PHOENIX — Rebuffed by a House panel, a Globe lawmaker convinced a Senate committee Tuesday that Pinal County farmers should get $20 million more to help drill new wells to replace Colorado River water they will give up.
The 6-3 vote by the Senate Appropriations Committee came after Republican Rep. David Cook argued that the farmers were promised the cash as part of the drought contingency plan enacted by lawmakers in late January.
He wasn’t the only one to make that claim. The promise was made during the drought plan negotiations, Dan Jones, an attorney for several irrigation districts, told lawmakers.
And Tiffany Shedd, an area cotton farmer, said agriculture interests were told to give up their Colorado River water “and we’ll make this right, we’ll help you be able to pump more.”
“We took that on faith,” she said. “This is part of the DCP.”
But the comments drew a stern rebuke from Sen. Lisa Otondo, D-Yuma, who was a key member of the committee that negotiated the drought plan.
“I will not sit here and listen to (a) half-told story,” she said.
What’s missing from the conversation and the demand for more cash, said Otondo, is that farmers had years before agreed to a lower priority claim on Colorado River water, getting $343 million in subsidies.
And Otondo said the farmers are not being left out in the cold.
She said the original offer when the drought plan was being negotiated was for $5 million. That got boosted to $9 million in the final plan, with another $10 million from the Central Arizona Water Conservation District.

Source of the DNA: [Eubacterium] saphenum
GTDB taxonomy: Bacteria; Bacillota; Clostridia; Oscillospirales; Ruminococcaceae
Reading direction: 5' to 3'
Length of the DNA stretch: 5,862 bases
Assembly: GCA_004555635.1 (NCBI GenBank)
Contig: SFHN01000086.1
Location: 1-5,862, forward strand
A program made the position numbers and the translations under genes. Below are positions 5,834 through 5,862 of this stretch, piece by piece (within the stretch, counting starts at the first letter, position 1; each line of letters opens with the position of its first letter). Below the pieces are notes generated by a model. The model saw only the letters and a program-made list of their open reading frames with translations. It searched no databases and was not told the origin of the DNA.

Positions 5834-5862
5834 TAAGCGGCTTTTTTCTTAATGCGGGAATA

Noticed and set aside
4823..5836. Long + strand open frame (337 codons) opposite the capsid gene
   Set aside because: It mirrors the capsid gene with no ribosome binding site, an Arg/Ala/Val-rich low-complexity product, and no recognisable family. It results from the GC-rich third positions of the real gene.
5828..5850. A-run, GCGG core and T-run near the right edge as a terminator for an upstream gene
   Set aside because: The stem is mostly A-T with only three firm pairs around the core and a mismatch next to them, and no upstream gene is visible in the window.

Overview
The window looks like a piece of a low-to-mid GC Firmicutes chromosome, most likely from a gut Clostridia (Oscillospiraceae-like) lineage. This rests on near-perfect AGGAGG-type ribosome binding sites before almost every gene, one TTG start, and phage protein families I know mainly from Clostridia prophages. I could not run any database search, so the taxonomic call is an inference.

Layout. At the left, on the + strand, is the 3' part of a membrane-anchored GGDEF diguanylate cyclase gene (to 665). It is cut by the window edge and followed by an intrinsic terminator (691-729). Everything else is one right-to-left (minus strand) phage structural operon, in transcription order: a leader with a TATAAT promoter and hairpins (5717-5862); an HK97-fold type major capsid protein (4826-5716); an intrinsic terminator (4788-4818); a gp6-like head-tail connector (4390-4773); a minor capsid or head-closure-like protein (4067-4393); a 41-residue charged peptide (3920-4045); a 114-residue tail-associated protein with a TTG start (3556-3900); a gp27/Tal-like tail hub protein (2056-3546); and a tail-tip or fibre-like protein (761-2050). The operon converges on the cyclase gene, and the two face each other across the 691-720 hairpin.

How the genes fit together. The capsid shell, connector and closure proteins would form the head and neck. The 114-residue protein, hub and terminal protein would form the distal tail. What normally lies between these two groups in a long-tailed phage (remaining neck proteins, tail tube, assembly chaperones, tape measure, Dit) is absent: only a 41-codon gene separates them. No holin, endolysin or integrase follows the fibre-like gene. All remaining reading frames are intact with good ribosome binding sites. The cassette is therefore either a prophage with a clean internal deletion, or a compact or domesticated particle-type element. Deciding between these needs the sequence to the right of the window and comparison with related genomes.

Now the irrigation districts that serve the farmers want $20 million more, she said.
“There was never a promise to make or pay for the infrastructure in Pinal County,” Otondo said.
Tuesday’s vote comes less than three weeks after the House Appropriations Committee killed identical legislation.
The measure would go next to the full Senate.
But Sen. Vince Leach, R-Tucson, whose district includes part of Pinal County, said the ultimate decision is going to have to be part of the negotiations over the $10.4 billion state budget.
Leach said, however, his colleagues should look at this not as a grant but as a loan in anticipation of the Pinal irrigation districts getting a federal grant the farmers presume will come through — eventually.
Central to the debate is that Lake Mead is likely to drop below 1,075 feet by next year, triggering a first-level shortage.
Overall, the drought plan calls for the state to take an 18 percent reduction in its Colorado River allocation, about 500,000 acre-feet of water. An acre-foot is considered enough to supply two or three typical homes for a year.
Part of the water is being made up through deals with Indian tribes. But the plan also presumes that farmers will replace some of what they are losing by being able to draw 70,000 acre-feet of water from underground by 2023.
That leaves the cost of new wells and canals.